Walking to collect Chloe at the agreed meeting point, I immediately noticed that she was not smiling.
We were two days on our mother-daughter vacation to Greece – traveling with a friend and her daughter – and so far it went brilliantly.
But now, for the first time since we arrived, Chloe looked down & # 39 ;. I hugged her and asked what was going on.
& # 39; Some kids said I looked like a boy, mommy, they laughed at my clothes, & # 39; she said, eyes down.
I studied my beautiful child – my blond-haired, green-eyed waif – dressed in her chosen beach uniform of blue-and-white shorts, decorated with sharks, a blue & # 39; rash vest & # 39 ;, a multicolored hoodie and a sun hat.
Kitty Dimbleby photographed with her daughter Chloe in their house in Bath
& # 39; What did you say back, & # 39; I asked kindly and fought the urge to beat every child who had been mean to her.
& # 39; I said they were stupid, I look like a surfer, and some of the best surfers in the world are girls. & # 39;
And with that she shook it off. I said a silent prayer that my feisty daughter has more inner self-confidence than I have ever had, and thank goodness for the surfing lessons in Cornwall last summer.
My daughter has short hair, hates dresses and the color pink. She loves football, but refuses to play at school because the other children have told her not to do that as a girl.
So she joined the new single girl team at our local youth football club, proudly dressed in the blue and white kit and I look forward to the training sessions. She also goes to ballet classes and gymnastics.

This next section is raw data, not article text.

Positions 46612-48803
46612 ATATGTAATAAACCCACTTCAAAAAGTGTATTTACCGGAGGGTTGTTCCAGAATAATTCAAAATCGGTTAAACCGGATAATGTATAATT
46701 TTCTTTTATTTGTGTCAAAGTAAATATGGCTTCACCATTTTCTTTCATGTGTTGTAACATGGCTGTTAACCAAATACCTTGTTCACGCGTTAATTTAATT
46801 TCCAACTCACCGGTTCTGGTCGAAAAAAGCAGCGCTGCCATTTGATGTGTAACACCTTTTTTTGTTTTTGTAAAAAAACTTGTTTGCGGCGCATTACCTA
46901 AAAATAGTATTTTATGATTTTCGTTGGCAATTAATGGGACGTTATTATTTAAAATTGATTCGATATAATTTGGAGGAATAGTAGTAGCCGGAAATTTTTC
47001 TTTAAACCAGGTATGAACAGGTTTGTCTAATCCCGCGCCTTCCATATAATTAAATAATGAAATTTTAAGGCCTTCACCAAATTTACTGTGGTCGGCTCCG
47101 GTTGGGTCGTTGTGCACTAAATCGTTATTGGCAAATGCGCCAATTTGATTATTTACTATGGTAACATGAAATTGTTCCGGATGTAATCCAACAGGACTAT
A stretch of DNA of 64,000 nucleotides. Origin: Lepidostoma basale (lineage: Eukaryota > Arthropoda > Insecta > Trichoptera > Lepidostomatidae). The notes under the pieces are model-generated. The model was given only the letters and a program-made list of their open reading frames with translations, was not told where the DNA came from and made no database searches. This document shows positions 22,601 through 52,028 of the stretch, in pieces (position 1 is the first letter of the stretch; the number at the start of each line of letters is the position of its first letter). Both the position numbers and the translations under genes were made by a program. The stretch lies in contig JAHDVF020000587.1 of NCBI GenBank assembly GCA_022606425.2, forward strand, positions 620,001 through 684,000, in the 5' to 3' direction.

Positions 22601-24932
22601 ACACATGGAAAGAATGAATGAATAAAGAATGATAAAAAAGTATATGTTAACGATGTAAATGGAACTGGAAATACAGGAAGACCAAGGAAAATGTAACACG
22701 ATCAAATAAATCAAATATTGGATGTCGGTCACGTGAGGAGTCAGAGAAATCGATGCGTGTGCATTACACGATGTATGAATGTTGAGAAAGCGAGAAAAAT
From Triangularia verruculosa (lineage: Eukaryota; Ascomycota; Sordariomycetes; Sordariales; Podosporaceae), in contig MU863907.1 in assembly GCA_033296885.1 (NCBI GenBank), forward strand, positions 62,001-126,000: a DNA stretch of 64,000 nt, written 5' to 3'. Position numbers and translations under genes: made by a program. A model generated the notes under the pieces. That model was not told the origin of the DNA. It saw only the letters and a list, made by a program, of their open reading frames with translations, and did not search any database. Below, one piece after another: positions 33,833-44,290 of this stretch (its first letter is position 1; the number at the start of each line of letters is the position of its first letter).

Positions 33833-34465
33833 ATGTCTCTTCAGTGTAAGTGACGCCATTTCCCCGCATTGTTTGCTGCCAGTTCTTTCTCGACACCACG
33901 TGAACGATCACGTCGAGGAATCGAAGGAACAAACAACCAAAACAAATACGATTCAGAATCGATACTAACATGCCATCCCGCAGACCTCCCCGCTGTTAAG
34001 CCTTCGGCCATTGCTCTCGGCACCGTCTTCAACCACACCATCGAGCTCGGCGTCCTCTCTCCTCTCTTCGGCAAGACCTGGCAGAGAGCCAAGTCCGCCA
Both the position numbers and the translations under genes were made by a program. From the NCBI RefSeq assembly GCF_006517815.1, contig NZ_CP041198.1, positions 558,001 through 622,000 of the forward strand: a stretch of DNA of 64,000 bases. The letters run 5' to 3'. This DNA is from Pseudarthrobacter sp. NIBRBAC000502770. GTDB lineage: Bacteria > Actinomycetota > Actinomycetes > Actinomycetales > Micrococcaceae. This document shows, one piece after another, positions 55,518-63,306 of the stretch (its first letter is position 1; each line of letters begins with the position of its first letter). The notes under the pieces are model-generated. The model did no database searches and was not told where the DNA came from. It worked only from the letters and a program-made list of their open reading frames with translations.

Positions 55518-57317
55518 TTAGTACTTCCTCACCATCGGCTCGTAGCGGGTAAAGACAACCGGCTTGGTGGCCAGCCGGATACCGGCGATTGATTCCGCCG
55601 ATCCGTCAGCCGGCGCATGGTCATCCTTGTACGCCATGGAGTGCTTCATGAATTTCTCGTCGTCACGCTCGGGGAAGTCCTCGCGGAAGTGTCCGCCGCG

Chloe loves art and is a big fan of Harry Potter. She plays Ghost Busters in the playground and wants to be a spy when she grows up. She is planning a camping party for her seventh birthday. In short, she is well-rounded.
But many see her to use the somewhat old-fashioned phrase as a tomboy. And it is true that she is happiest when she does activities that people normally like & # 39; for boys & # 39; consider.
It's not that she wants to be a boy – she doesn't give her gender or gender a second thought – she just wants to be herself in all her scrappy, brave, nasty, six-year-old glory.
I was like she was growing up. My best friend was the boy next door and we were inseparable – we spent the summer vacation through the opening in the hedges in each other's gardens to play until we were called for tea.
I could climb and swim better than he could, while he first learned to cycle and he was the faster runner. Born just nine days apart and both equally blond and skinny, we could have been twins and the fact that he was a boy and I was a girl was never a problem.